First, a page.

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Japanese firms interested in HCMC’s urban renovation

Hung Le
Monday,  Mar 5,2018,20:05 (GMT+7)
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Japanese firms interested in HCMC’s urban renovation

Hung Le

Representatives of Japanese and Vietnamese businesses talk on the sidelines of a workshop on HCMC’s urban renovation and development on Saturday - PHOTO: HUNG LE

HCMC – Urban renovation and development projects in HCMC like relocation of slums encroaching on canals and rebuilding of old tenements are drawing attention from Japanese enterprises, heard a workshop on urban renovation and development in HCMC last Saturday.

Keiji Kimura, president of the Japan Conference on Overseas Development of Eco-Cities (J-CODE), told the workshop that Vietnam is experiencing rapid urbanization, so there are challenges similar to what Japan has faced. Japan wants to cooperate with Vietnam to address issues like traffic congestion, population cramming, and environmental pollution.

According to Kimura, J-CODE’s 57 members are experienced in financial management and urban infrastructure construction. They are willing to partner with HCMC, sharing experience and solutions.

The Japanese side pledged to encourage private enterprises to develop modern and environmentally friendly urban infrastructure facilities in the city.

Le Hoang Chau, chairman of HCMC Real Estate Association (HoREA), noted that Japanese investments have kept flowing into Vietnam’s property sector lately with the participation of many firms like Hankyu, Mitsubishi Corporation, Shimizu, Hitachi and Sumitomo Construction.

Therefore, Chau hoped that Vietnamese and Japanese firms will enhance cooperation in urban development and property projects. He also expressed confidence in Japanese enterprises’ experiences and resources to join urban embellishment and development projects of HCMC.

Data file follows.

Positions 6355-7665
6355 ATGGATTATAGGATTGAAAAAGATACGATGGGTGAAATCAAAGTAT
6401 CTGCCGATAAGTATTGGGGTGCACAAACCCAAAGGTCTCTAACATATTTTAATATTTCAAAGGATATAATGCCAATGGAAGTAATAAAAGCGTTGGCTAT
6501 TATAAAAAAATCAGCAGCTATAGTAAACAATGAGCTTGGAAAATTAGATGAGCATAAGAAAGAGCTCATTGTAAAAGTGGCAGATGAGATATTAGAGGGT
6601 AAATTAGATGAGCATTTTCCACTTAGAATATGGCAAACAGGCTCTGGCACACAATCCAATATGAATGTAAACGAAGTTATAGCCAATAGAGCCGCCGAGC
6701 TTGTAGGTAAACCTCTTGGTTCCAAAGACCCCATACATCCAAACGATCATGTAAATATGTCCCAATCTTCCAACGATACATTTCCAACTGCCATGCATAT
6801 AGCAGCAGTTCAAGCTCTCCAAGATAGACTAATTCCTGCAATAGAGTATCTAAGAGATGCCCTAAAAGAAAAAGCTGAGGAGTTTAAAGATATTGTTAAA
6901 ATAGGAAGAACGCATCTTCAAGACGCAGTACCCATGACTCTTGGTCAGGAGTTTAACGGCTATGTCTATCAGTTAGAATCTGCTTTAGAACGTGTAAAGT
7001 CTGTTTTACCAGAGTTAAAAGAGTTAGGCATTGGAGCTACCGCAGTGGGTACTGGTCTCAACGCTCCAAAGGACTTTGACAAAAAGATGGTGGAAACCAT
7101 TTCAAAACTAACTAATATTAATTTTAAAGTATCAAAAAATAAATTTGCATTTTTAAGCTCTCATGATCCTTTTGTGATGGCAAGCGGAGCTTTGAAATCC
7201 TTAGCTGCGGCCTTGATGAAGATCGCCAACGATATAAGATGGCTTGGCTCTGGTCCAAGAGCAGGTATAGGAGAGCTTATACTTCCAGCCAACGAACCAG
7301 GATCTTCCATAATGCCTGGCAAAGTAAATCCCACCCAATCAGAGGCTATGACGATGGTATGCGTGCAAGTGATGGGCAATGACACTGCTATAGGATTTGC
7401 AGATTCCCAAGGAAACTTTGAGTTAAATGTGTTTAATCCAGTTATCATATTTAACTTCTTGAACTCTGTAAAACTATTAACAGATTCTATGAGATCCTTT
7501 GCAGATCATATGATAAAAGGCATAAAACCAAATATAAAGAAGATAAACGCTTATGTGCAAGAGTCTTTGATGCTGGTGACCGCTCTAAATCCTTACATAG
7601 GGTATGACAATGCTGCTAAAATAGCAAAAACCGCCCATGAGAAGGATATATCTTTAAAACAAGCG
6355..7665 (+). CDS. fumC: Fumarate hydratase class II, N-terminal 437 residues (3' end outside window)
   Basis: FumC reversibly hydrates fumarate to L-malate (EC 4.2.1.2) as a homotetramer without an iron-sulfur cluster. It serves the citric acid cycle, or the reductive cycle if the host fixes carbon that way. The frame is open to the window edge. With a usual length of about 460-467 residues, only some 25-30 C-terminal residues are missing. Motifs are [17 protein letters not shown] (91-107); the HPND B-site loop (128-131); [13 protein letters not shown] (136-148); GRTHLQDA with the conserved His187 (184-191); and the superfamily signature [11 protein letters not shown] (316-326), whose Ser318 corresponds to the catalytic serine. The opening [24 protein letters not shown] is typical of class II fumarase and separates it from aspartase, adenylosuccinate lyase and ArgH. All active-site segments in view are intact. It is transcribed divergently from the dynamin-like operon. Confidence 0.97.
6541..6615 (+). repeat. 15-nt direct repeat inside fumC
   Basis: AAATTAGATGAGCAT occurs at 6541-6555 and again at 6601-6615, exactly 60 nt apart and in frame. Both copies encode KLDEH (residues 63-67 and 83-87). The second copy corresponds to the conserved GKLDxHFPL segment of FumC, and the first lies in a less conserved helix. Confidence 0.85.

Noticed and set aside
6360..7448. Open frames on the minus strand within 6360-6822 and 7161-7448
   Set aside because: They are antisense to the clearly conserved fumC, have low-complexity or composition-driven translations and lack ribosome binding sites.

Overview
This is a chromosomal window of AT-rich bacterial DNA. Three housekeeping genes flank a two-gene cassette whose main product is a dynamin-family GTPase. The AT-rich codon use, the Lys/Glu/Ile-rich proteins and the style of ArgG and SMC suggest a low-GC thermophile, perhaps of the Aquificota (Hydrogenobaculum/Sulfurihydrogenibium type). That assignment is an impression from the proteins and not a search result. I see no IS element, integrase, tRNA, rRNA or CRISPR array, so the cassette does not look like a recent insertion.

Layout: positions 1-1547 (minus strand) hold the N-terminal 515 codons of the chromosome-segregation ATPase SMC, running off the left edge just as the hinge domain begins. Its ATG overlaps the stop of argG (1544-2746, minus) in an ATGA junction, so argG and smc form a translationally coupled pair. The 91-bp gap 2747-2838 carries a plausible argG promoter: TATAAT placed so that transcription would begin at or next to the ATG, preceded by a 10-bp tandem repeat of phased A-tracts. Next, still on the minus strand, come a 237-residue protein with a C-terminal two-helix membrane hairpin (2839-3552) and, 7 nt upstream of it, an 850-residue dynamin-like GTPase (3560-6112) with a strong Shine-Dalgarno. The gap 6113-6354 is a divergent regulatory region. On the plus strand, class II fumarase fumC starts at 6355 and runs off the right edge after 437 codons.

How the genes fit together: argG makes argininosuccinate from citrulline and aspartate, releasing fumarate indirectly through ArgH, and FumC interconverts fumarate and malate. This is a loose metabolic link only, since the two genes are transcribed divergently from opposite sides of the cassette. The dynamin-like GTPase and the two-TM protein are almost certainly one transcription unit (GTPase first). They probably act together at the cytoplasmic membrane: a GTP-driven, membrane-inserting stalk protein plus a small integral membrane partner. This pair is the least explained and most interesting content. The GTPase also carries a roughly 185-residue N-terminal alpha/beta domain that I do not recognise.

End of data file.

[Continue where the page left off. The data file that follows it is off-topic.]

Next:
Le Tran Kien, deputy director of the HCMC Department of Construction, said that the city has moved some 36,000 houses encroaching on canals in the past 20 years. However, there are still more than 21,800 canal slums that need to be cleared.

Regarding construction of new tenements to replace old ones, the city’s goal towards 2020 is to renovate and reconstruct half of all condo buildings aged 50 years or so, Kien told the workshop, which was participated by more than 40 Japanese businesses and local property firms.

At a reception for Keiji Kimura last Friday, HCMC Chairman Nguyen Thanh Phong said he hoped that J-CODE with its experience will assist the city in urban development in a way that suits the city’s needs and follows modern development trends.

At a recent conference on investments in urban renovation projects, the HCMC Department of Planning and Investment revealed that the city needs to mobilize around VND23.24 trillion, or over US$1 billion, to relocate 21,850 houses along canals in the next three years. Due to budget constraints, attracting investments from local and foreign sources is essential to promote the city’s sustainable development.

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